Gridlock In The Labs

Every student of America's decline has a favorite culprit, but in a year when the Hubble Space Telescope was launched with a myopic eye and NASA couldn't get a shuttle off the ground in five tries, one statistic seemed especially telling: the Japanese now have six times as many students majoring in engineering as the United States does. It is now an article of faith that a shortage of technically savvy manpower is undermining America's competitiveness and national security. The belief shapes both the federal budget, in which raising the science allocation has become an annual rite, and school curricula, which traditionally emphasize the sort of abstract physics, chemistry and biology that only a professional scientist needs. But now that the number of scientists and engineers has more than doubled in 10 years, what if the assumptions behind these fiscal and education policies are wrong? A growing number of top scientists argue that they are, and leading the contrarians is materials scientist Rustum Roy, professor at Pennsylvania State University and member of the prestigious National Academy of Engineering (NAE). Contends Roy, "There is a gross overemphasis on making more scientists when we probably have too many today."

Easy for a tenured, well-funded researcher to say. But there is evidence that the nation indeed has a surfeit of scientists and engineers. The number of these professionals increased from 2.6 million in 1978 to 5.3 million in 1988 - but one out of six is not working in the field. And although projections by the National Science Foundation see a shortfall of 275,000 engineering graduates by 2011, several respected analyses of the model that spits out this number suggest it's not much better than chicken entrails. Demand for engineers is highly sensitive to economic fluctuations, so the projections may be way off base. Alan Fechter of the National Research Council, the operating arm of the National Academy of Sciences, concludes in a recent paper that the model "does not provide a strong factual basis" for science manpower policy.

The biggest shock came from a study just released by the Institute for Scientific Information, which compiles indexes of scientific papers. ISI counted how often papers in the top 4,500 (out of 74,000) science journals had been referred to in later papers. The finding: 45 percent of these supposedly top-quality papers, published between 1981 and 1985, received not a single citation in the five years afterward. The implication is that nearly half the scientific work in this country is basically worthless.

Swayed by such evidence, a number of science policymakers are questioning the need for more researchers. In a speech last fall, NAE president Robert White pointed out that warning about an imminent shortage of scientists and engineers makes no sense at a time when there isn't enough money to support the ones we have. James Wyngaarden, former director of the National Institutes of Health, writes in a recent issue of the Journal of NIH Research that the most important biomedical research is performed by only a few top, senior scientists; the trials and funding tribulations of less talented researchers may therefore have little effect on progress. For example, recent international AIDS conferences include hundreds of papers based on copycat science. Of all the critics, Roy is harshest: scientists, he says, with their belief in their God-given right to taxpayer dollars, are little more than "welfare queens in white coats."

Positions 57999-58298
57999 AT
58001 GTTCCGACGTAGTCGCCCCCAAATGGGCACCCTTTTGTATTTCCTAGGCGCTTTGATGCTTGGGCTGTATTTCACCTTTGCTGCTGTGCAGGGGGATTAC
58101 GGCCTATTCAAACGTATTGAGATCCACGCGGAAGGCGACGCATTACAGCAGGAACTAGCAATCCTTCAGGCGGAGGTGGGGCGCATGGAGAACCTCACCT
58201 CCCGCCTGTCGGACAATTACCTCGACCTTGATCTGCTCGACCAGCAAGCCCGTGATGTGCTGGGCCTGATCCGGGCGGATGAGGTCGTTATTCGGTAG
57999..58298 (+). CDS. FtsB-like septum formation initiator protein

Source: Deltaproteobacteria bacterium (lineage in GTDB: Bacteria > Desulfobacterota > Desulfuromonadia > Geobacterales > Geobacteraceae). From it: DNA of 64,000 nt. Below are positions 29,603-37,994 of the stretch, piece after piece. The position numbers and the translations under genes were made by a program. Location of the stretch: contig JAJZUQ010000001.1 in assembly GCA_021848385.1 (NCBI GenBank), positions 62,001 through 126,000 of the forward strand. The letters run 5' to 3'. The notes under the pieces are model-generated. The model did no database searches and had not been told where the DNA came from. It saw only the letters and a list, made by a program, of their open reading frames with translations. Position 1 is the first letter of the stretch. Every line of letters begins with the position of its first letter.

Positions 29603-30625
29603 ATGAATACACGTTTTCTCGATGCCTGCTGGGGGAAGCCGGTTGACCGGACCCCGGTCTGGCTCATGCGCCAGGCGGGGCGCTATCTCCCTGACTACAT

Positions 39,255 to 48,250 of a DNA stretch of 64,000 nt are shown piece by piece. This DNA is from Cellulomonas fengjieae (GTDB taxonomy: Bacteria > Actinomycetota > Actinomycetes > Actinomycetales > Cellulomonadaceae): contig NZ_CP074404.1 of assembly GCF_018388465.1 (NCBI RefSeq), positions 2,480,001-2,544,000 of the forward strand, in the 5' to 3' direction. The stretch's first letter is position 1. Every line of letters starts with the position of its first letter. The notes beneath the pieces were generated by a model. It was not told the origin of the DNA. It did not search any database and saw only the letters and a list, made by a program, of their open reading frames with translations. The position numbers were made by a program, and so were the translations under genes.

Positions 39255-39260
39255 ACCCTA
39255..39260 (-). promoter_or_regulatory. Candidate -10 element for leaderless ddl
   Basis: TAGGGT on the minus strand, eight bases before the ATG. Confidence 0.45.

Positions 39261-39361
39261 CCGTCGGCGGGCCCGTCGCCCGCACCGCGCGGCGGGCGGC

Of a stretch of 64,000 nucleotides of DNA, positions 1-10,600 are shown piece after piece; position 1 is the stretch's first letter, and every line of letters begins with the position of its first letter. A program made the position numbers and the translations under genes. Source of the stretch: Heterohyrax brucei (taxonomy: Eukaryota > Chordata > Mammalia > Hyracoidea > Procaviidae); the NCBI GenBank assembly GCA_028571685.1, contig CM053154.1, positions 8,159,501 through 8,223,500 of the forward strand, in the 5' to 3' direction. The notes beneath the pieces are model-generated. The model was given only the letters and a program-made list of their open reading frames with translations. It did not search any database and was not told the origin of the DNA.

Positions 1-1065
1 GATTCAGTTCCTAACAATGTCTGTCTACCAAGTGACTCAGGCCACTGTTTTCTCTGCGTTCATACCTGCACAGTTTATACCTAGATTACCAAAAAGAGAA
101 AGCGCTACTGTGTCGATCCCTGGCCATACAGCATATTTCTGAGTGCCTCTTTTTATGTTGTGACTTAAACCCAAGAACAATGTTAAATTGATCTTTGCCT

If America could stand fewer scientists, then science education could stand some redirection. This is Roy's ultimate objective. Rather than entice more recruits into the lab, courses should educate students to cope with the technological choices they will face in their personal, business and civic lives. To some extent, more schools are now doing this (NEWSWEEK Special Issue on Education, fall 1990). They offer courses that connect chemistry to the problem of smog, for instance, and Mendel's laws to genetic counseling. But, Roy maintains, many programs still have it backward. They start with basic principles and only eventually (by June 15, say) work up to applications. If what the country needs is not a physicist on every block but a technologically literate citizenry in every congressional district, then schools should abandon the holy trinity of physics-chemistry-biology in favor of courses centering on technology. "Only that which is connected to life will be remembered for life," Roy argues. Project 2061, a blueprint for science-education reform being developed by the American Association for the Advancement of Science, takes this approach. Districts in San Diego, San Francisco, Philadelphia, San Antonio, suburban Wisconsin and rural Georgia have pilot programs modeled on 2061, teaching fewer facts and making connections between concepts and applications.

Of course, every child denied a chance at a life in science might have been the next Einstein. Conservative economists use the same argument against population control: you can never tell which child in Nairobi may grow up to discover how to make wheat flourish in the desert. Accepting the view of Roy and other contrarians will reduce the pool of potential scientific talent. But it may also give the survivors a better shot at making the discoveries that matter.